BPI Welcomes Thoughtful Approach to Modernizing Financial Privacy Legislation

Washington, D.C. – In the decades since the Gramm-Leach-Bliley Act established federal privacy standards for financial institutions, many banking services evolved from dial-up and strictly brick-and-mortar to handheld, digital and instantaneous. It makes sense to consider modernizing the framework to fit the expectations and practices of modern finance. New legislation from House Financial Services Committee Chairman Patrick McHenry (R-NC), the Financial Data Privacy Act, takes a thoughtful approach to this process, BPI said in a recent letter submitted for the record.

Context: Congress enacted the Gramm-Leach Bliley Act in 1999. While the technology of banking has transformed since then, the stringent safeguards have been consistent through the decades – banks have consistently faced the strongest privacy requirements in the country. The bill, which the House Financial Services Committee is marking up today, would modernize that landmark law by imposing new federal protections for customers regardless of where they live in the U.S.

What BPI is saying:

“This legislation would promote seamless access to financial services by ensuring that customers have the same privacy protections consistently across the country. The process of revamping privacy law for banks deserves careful consideration, and this bill is a step in the right direction for bank customers.” – Greg Baer, BPI President and CEO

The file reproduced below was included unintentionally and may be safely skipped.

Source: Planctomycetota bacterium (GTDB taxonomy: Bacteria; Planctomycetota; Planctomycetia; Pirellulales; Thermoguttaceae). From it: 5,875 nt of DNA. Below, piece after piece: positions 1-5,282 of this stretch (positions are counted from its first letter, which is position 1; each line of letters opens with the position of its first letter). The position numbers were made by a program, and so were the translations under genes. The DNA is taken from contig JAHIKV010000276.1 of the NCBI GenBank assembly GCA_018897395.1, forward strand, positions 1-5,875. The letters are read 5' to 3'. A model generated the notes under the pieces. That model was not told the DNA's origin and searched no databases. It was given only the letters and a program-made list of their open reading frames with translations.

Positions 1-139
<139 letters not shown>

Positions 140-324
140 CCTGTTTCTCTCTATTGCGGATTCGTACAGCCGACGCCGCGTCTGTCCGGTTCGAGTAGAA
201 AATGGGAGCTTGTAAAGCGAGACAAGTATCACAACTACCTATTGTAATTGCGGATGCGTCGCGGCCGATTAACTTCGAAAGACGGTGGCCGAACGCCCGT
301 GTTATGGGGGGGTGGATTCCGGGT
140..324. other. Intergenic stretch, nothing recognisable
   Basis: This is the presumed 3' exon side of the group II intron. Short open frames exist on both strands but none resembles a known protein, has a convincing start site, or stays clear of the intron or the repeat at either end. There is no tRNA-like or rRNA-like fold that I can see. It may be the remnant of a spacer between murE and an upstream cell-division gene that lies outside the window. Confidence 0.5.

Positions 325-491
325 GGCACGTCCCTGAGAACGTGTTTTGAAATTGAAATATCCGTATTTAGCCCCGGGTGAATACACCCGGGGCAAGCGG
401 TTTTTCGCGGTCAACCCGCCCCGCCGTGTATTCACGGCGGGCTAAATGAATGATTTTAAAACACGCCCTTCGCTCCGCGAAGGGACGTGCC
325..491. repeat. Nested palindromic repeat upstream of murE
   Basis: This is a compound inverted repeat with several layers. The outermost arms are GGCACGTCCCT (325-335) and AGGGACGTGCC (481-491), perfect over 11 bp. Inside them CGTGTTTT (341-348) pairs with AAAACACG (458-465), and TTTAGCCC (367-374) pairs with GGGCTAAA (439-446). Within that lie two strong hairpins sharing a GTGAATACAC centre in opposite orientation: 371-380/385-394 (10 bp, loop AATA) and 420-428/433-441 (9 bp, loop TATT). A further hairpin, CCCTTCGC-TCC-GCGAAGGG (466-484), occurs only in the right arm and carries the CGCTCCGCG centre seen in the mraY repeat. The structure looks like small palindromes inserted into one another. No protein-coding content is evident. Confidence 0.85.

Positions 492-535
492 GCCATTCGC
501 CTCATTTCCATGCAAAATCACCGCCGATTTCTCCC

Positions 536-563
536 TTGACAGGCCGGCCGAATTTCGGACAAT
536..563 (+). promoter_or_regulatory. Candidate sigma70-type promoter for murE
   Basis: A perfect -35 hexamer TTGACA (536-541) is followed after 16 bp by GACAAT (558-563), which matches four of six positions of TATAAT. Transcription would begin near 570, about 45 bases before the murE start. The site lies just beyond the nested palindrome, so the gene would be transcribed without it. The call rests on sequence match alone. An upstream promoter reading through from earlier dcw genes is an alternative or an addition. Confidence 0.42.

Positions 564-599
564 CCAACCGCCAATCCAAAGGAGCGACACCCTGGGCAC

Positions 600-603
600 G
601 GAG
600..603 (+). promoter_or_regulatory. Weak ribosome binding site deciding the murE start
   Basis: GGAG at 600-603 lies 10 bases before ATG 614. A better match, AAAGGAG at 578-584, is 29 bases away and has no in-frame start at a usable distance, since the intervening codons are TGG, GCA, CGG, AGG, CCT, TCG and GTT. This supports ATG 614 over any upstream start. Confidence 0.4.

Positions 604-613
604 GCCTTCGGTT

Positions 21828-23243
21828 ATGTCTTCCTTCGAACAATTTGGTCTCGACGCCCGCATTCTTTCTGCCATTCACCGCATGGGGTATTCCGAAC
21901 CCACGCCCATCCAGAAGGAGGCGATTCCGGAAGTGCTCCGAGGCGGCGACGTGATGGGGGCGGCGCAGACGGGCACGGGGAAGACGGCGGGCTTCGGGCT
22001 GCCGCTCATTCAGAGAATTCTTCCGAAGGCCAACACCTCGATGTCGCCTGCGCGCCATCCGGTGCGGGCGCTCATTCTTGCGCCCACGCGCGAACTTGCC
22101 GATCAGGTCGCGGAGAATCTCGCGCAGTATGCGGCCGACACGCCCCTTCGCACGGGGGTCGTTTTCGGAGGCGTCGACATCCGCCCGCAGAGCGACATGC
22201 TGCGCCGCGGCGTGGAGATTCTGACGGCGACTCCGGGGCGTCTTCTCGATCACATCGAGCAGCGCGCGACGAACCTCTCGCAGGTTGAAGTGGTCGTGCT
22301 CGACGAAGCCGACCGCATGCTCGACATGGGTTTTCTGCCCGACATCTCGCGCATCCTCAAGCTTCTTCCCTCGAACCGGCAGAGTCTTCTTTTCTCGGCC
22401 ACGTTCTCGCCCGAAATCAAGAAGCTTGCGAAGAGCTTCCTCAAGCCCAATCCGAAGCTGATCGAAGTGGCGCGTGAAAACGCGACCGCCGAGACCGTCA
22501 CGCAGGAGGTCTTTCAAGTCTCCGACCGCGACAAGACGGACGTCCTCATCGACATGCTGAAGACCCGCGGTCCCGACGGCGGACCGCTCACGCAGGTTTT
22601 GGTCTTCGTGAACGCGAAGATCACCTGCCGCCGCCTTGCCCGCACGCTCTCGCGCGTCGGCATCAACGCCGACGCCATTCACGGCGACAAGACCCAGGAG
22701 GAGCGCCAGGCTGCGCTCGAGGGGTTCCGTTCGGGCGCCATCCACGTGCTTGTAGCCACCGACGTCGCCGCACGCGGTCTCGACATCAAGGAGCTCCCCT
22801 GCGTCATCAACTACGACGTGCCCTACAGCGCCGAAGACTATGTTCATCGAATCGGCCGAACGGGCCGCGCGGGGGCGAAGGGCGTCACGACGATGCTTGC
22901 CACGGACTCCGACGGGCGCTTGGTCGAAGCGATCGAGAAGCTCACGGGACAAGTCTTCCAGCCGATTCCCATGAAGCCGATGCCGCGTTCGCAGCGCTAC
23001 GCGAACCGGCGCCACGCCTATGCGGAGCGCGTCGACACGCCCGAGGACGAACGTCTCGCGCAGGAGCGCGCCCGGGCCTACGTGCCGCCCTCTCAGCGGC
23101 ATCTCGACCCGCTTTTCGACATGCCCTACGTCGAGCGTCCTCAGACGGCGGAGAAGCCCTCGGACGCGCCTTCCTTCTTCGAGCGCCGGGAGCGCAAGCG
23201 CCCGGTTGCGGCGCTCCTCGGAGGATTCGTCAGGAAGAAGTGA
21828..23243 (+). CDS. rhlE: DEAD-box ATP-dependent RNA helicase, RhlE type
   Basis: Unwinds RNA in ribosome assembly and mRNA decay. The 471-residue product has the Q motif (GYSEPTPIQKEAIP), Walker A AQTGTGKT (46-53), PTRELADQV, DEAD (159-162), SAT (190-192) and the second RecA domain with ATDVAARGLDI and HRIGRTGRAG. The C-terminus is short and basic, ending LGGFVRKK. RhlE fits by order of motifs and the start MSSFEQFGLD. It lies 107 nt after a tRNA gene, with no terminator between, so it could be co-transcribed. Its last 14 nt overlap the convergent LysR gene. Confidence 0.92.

Recommendations: The legislation could be further refined by making adjustments that would promote strong data privacy standards and allow banks flexibility to serve their customers.

  • Extend the preemption provision to include state data breach notifications.
  • Clarify the notice requirement around inactive accounts.
  • Clarify the status of anonymized or aggregated data that could not be linked to a particular consumer or customer.

Recommended refinements would promote strong data privacy standards while allowing banks and other financial institutions to best serve their customers. 

Bottom line: The privacy bill is a welcome addition to the discussion around updating the federal privacy framework for financial institutions. Although banks have been held to robust privacy standards for decades, many nonbank firms that handle customers’ sensitive financial data have not. Any revamp of financial privacy law should ensure all financial services providers are required to keep customers’ data safe.

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About Bank Policy Institute.

The Bank Policy Institute (BPI) is a nonpartisan public policy, research and advocacy group, representing the nation’s leading banks and their customers. Our members include universal banks, regional banks and the major foreign banks doing business in the United States. Collectively, they employ almost 2 million Americans, make nearly half of the nation’s small business loans, and are an engine for financial innovation and economic growth.

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Tara Payne

tara.payne@bpi.com

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